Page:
Posted by Ray Poynter, 28 May Last week’s ESOMAR APAC Conference in Macau was an amazing success with about 300 attendees and there is lots to report back, but I will start with the big message, China is shaping up to be one of the biggest forces in market research over the next few years. Indeed, at the end of my presentation on global research I made the prediction that over the next five years the MR turnover in China would double, making it the third largest market for MR, after USA and UK and ahead of Germany and France. The Rise of China and MROver the last decade, the Chinese economy has grown but it has also matured. As the market matures it becomes ever harder to sell products and services and marketing becomes ever more important, and all that competition and marketing leads to a demand for more market research. Globally one of the big changes in MR is the increase of non-traditional research, which mostly means digital research. In 2013 this non-traditional research accounted for 39% of all research spend, by 2017 this had increased to 46% and soon (perhaps already) 50% of every research dollar will […]
Ray Poynter and Radio #NewMR interviews Divya Nagarajan from Givaudan about the future of insights.
January saw the first full meeting of the new ESOMAR Council, led by the new President Joaquim Bretcha. Here is an outline of what discussed and what we are going to do next.
Posted by Ray Poynter 16 August 2018 Last week I had the honour to attend the Australian AMSRS Annual Conference in Melbourne, and once again it was a great event, leaving my head full of new ideas, and my batteries re-charged with a love for market research and insights. The success of the AMSRS conference was built on four key pillars: The people, starting with Leslea Clements and Elissa Molloy, extending to the wider AMSRS team (staff, board members, volunteers etc), and the programme committee. The excitement of the new, in particular the way the invited speakers made a point of pushing the boundaries of what we mean by market research and asking questions about where next? The best of the old, AMSRS makes plenty of space available in its programme for social research, methodology papers, case studies, and initiatives such as the better surveys project – ensuring that the core skills and assets of market research are retained and enhanced. The social side, AMSRS dinners are legendary, blending a great chance to meet people and simple, unadulterated fun. For me the key highlights were: WIRE – Women in Research. On the evening before the conference proper WIRE organised an […]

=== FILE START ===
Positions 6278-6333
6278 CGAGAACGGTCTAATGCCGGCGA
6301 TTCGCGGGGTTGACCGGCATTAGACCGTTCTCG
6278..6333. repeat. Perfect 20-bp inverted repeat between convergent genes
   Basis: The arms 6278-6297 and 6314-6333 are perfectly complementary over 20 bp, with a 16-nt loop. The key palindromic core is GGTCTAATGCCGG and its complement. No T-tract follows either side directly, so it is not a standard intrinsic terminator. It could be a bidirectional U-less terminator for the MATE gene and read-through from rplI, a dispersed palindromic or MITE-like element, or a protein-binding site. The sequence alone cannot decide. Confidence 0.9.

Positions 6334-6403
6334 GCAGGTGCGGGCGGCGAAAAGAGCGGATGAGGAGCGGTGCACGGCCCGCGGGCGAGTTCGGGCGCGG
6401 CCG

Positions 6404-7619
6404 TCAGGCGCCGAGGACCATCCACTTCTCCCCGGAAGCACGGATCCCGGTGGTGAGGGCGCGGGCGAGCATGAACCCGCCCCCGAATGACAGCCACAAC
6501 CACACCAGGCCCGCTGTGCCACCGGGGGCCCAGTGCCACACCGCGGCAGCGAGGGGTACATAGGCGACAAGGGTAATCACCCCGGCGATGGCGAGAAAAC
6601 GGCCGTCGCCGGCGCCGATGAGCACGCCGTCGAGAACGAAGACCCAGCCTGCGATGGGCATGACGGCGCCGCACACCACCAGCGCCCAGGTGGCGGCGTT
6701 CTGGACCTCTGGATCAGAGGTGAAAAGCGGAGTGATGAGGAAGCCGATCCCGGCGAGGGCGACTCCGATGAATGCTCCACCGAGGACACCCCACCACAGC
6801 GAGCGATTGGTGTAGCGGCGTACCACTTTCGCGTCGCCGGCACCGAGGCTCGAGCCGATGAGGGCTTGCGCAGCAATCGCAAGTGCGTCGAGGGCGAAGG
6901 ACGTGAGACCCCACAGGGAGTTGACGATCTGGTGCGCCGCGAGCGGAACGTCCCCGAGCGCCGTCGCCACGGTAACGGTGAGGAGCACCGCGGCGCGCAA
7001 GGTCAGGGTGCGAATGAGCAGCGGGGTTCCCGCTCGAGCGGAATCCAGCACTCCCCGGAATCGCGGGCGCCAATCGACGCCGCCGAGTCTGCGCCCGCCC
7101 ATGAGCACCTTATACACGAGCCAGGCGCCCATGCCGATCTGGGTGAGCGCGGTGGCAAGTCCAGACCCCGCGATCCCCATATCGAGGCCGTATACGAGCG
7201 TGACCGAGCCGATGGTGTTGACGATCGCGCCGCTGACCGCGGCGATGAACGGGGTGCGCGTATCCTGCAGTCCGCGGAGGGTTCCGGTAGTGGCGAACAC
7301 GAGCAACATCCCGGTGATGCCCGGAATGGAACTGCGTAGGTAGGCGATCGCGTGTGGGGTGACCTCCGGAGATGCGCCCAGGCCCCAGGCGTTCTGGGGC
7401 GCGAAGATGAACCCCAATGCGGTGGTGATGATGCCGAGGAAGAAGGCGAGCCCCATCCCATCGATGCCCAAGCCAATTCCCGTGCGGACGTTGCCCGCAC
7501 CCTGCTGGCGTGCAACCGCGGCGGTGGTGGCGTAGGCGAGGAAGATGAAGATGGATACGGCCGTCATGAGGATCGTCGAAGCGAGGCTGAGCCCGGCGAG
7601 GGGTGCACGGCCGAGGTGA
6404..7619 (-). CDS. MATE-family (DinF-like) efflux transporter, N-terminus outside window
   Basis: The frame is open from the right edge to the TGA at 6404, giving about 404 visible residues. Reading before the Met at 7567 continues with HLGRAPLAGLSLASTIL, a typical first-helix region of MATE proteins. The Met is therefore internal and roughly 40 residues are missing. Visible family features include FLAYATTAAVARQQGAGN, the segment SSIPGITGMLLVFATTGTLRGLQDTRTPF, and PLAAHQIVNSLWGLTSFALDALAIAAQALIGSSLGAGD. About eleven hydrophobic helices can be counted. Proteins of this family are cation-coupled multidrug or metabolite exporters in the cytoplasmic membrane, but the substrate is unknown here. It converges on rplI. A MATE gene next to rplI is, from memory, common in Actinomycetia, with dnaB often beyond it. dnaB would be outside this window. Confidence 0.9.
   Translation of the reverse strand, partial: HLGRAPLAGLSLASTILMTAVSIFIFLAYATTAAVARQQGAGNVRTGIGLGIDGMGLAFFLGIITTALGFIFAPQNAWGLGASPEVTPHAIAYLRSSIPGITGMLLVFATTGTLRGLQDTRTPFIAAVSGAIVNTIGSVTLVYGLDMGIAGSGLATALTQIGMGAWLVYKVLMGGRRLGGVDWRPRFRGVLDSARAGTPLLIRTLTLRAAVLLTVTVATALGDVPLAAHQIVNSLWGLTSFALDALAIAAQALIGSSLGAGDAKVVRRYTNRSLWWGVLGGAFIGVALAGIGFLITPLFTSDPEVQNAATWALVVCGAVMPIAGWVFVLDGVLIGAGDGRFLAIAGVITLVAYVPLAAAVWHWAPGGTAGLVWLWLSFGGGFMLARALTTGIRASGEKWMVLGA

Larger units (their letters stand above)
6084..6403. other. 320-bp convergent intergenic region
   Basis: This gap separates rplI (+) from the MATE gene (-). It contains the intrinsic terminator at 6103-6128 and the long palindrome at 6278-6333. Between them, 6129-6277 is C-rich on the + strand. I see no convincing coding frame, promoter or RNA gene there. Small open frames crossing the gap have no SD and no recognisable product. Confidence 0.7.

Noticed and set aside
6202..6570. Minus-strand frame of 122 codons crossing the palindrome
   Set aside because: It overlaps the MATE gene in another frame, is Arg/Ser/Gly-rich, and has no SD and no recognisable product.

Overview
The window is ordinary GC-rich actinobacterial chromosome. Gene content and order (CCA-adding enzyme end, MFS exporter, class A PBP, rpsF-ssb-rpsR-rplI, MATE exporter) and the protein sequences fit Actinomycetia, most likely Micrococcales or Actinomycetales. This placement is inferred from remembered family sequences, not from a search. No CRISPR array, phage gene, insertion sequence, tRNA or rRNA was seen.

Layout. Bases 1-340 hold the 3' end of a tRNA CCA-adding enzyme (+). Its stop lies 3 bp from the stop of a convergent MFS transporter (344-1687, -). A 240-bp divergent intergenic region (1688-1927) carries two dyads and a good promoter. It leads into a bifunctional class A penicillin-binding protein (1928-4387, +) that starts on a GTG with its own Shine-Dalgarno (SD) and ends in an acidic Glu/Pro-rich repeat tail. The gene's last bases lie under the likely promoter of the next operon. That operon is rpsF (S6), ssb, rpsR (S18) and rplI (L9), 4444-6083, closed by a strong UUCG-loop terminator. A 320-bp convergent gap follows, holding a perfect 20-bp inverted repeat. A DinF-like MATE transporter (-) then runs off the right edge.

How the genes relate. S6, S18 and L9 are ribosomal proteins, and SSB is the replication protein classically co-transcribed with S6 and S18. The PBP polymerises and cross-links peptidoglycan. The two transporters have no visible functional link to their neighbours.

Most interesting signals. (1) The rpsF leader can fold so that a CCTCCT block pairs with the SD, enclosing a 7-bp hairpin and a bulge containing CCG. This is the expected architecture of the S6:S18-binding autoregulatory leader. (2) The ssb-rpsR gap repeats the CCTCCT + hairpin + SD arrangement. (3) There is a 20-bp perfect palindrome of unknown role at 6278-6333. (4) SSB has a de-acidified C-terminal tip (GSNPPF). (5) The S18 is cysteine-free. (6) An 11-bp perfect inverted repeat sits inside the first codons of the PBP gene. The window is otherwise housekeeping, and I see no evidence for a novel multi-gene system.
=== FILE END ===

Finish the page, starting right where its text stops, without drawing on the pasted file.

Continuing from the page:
Posted by Ray Poynter Sue York, 8 August 2018 Below is the Executive Summary of our Market Research Skills and Training Study 2018 Report. You can download the full report by clicking here. Executive Summary Market research is a knowledge-based industry, its key asset is people – software comes and goes, techniques evolve, but if the future of market research is to be secured, it will be on the strength of its people to add value, and importantly, to add value that non-researchers cannot. To ensure that value-added future, market research needs to develop its people, and a key part of that process in training, to build the competence of the people who make up the research industry. However, this report suggests that too little training is happening. The authors believe that if market research and the insights profession is to prosper in the upcoming world of big data, automation, and artificial intelligence, this must change, and we will outline some of the key steps needed to achieve that. This report is based on a study conducted globally in April to June 2018, with 1108 market researchers and insight professionals, and builds on our Market Research Knowledge Benchmarking Study 2017. […]
The NewMR survey closed on 31 May and the data is currently being processed. The future of the market research and insights industry is dependent on our ability to add value to data. The digital revolution (including the rise of passive data, automation, and more recently AI) means that data is plentiful and every month it becomes cheaper and ever more plentiful. If market research and insights are to prosper, it will be because we can add something that the machines can’t, for example, design skills, qualitative insights, presenting flair, storytelling, the ability to synthesise information, and the ability to act as consultants. However, if our future is based on adding value to data, in a knowledge-based economy, our key asset has to be our people, and developing that asset requires training. The 2017 NewMR Knowledge benchmarking study suggested that too many researchers, globally, were not getting the sort of support they needed to develop their skills. So, Sue York and Ray Poynter have launched a new study in 2018 looking to benchmark training. Once the data is collected we will write and distribute a report on our findings, along with our recommendations. When you have finished the survey you will be asked […]